The French composer and organist, Thierry Escaich, began his musical studiers at the 'école de musique de Montreuil. He then entered Conservatoire National Superieur de Musique (CNSM) in Paris where he won eight first prizes: harmony, counterpoint, fugue, organ, organ improvisation, analysis, composition and orchestration.
Thierry Escaich plays a prominent role in the contemporary music creation. Considering the three facets of his art as bound together, he uses them to reflect his prolific inner world. As a composer he was first discovered in 1989, when he received the Blumenthal Prize from the Fondation franco-américaine Florence Blumenthal, and through his early works such as the saxophone concerto Le Chant des ténèbres (The Song of Darkness) or Ad ultimas laudes for mixed choir. To date he has written more than a hundred works which, with their rejection of sterile experimentation, their hedonistic echo and rhythmic fever, have attracted a wide audience. Other awards the Prix des Lycéens (2002), the Grand Prix de la Musique symphonique from the SACEM in 2004, and on three occasions, in 2003, 2006 and 2011, the Victoires de la Musique Composer of the Year award.
His music is often performed by the Orchestre National de Lille, Orchestre de Bretagne and Orchestra National de Lyon, where he was composer in residence, as well as by prestigious international orchestras such as the Philadelphia Orchestra, Chicago Symphony Orchestra, Berlin Konzerthaus Orchestra, Orchestre Philharmonique de Radio France, Mariinsky Theater Orchestra or Orchestre de Paris. His music has been internationally acknowledged by such musicians as John Mark Ainsley, Iveta Apkalna, Bertrand Chamayou, Renaud and Gautier Capuçon, Christoph Eschenbach, Claire-Marie Le Guay, Olivier Latry, Éric Le Sage, Paul Meyer, Emmanuel Pahud, and Lothar Zagrosek, as well as the Wanderer and Dali Trios, the Ysaÿe, Ludwig and Voce Quartets, the Sequenza 9.3 and A Sei Voci vocal ensembles, the BBC Choir and Radio France’s Choir.
Composing largely for for the organ (solo pieces, chamber music, two concertos, La Barque Solaire (The Sun Boat) for organ and orchestra), Thierry Escaich is also open to all genres and forms, always investigating new universes of sound. His style ranges from the intimacy of Choral’s Dream (2003) for piano and organ and Scènes de bal for string quartet to vast frescos such as the Chaconne (2000) and Vertiges de la croix (Awe and Wonder at the Cross) (2004) for orchestra, Les Nuits hallucinées (The Hallucinated Nights) for mezzo-soprano and orchestra (2008), and Le Dernier Évangile (The Last Gospel), an oratorio for double choir, organ and orchestra (1999). He has recently completed a violin concerto dedicated to David Grimal. Most recently, he wrote a ballet for the New York City Ballet which was world-premiered in New York City in May 2010.
Thierry Escaich has held the position of Professor of Composition and Improvisation at the Paris Conservatoire since 1992, where he has been awarded eight First Prizes. Since 1997 he has also been the organist for the St-Étienne-du-Mont church in Paris, succeeding Maurice Duruflé. He tours internationally as a concert organist, acclaimed everywhere for combining classic repertoire with his own compositions and improvisations. Recently he has appeared in New York, Philadelphia, Los Angeles, Chicago, Toronto, Vancouver, Tokyo, Berlin, Amsterdam, London (the Proms) Birmingham, Vienna (Konzerthaus and Musikverein), Budapest, Saint-Petersburg, Seville, and numerous French and international music festivals. His 2009-2010 season concerts included Helsinki, Munich, Hamburg, Bale, London, New York and Vancouver among other top music capitals.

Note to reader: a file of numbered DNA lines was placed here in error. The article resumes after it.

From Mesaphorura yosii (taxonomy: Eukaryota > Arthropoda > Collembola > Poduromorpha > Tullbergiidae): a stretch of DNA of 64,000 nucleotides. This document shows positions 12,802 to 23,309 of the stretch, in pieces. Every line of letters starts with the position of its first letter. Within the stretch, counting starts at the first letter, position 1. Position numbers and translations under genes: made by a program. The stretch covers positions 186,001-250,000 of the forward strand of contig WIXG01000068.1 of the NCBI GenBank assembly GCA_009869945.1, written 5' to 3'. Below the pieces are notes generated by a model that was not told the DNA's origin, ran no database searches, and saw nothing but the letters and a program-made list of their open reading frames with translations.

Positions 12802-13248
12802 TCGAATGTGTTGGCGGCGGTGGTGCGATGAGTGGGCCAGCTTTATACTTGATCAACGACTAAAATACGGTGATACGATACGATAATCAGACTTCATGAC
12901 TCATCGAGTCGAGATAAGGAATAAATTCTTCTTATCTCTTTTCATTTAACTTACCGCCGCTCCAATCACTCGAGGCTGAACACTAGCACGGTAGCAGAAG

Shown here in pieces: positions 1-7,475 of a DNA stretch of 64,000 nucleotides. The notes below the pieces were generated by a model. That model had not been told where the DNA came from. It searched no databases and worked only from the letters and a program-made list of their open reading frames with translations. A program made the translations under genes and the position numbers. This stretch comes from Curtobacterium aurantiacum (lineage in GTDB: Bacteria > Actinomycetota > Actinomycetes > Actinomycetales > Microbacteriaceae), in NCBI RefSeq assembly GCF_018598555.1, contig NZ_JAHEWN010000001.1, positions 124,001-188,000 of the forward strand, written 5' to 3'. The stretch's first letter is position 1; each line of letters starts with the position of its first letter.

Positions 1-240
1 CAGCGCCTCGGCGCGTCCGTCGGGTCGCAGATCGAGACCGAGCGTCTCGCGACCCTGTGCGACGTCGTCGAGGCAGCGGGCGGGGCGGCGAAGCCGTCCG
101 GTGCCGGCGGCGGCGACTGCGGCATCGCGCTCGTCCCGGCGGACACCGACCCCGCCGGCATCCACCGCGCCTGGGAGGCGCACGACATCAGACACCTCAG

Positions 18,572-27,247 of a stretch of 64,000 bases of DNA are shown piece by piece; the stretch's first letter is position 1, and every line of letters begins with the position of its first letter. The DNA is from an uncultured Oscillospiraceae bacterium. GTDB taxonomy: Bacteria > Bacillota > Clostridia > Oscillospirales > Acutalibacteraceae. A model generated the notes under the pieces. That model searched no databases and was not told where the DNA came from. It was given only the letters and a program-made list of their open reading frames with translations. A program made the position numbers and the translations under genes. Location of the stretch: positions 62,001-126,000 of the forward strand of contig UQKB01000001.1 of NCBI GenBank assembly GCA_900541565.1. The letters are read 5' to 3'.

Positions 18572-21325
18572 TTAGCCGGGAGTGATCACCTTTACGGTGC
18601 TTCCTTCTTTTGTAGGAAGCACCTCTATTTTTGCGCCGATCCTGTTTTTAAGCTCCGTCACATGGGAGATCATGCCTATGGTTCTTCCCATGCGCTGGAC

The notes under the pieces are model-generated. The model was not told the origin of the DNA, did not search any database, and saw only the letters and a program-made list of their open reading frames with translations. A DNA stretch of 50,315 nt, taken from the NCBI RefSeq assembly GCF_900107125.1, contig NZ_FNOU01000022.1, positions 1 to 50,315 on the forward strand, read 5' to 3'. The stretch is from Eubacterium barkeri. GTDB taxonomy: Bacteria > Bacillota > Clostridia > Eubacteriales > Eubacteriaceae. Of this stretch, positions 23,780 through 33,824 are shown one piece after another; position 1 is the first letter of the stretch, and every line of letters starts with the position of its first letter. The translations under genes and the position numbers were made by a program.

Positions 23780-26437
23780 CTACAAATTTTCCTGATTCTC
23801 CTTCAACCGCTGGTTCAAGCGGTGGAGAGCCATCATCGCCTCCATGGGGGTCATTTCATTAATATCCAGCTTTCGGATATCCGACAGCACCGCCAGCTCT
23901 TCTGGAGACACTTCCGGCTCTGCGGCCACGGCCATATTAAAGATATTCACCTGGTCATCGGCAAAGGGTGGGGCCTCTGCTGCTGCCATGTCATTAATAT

A former Composer in Residence with the Orchestre National de Lille and the Orchestre de Bretagne, Thierry Escaich is now composer-in-residence with the Orchestre National de Lyon, a post he has held since 2007. His passion for cinema has led him to improvise on the piano and the organ, and to compose accompaniments for silent films such as Frank Borzage’s L’Heure suprême, commissioned by the Louvre in 1999.
His numerous recordings speak for themselves. As a performer he distinguished himself as an organist with Organ Spectacular (concert improvisations, 2008, Universal) and Tanz-Fantasie, organ and trumpet with Éric Aubier (2009, Indésens). As a composer his notable recordings include his Organ Concerto No. 1 (Orchestre philharmonique de Liège, Olivier Latry, 2002, the French Diapason d’or de l’année award), Lettres mêlées (Trio Wanderer, 2009, Universal), Miroir d’ombres (Gautier and Renaud Capuçon, Orchestre national de Lille, 2007, Universal; Monde de la Musique magazine’s Choc de l’année award) and Exultet (vocal ensemble Sequenza 9.3, 2006, Universal). A new recording of orchestral pieces, with the Orchestre national de Lyon, the violinist David Grimal, the mezzosoprano Nora Gubisch and Thierry Escaich himself will be released in April 2011. All these recordings are released by Accord/Universal.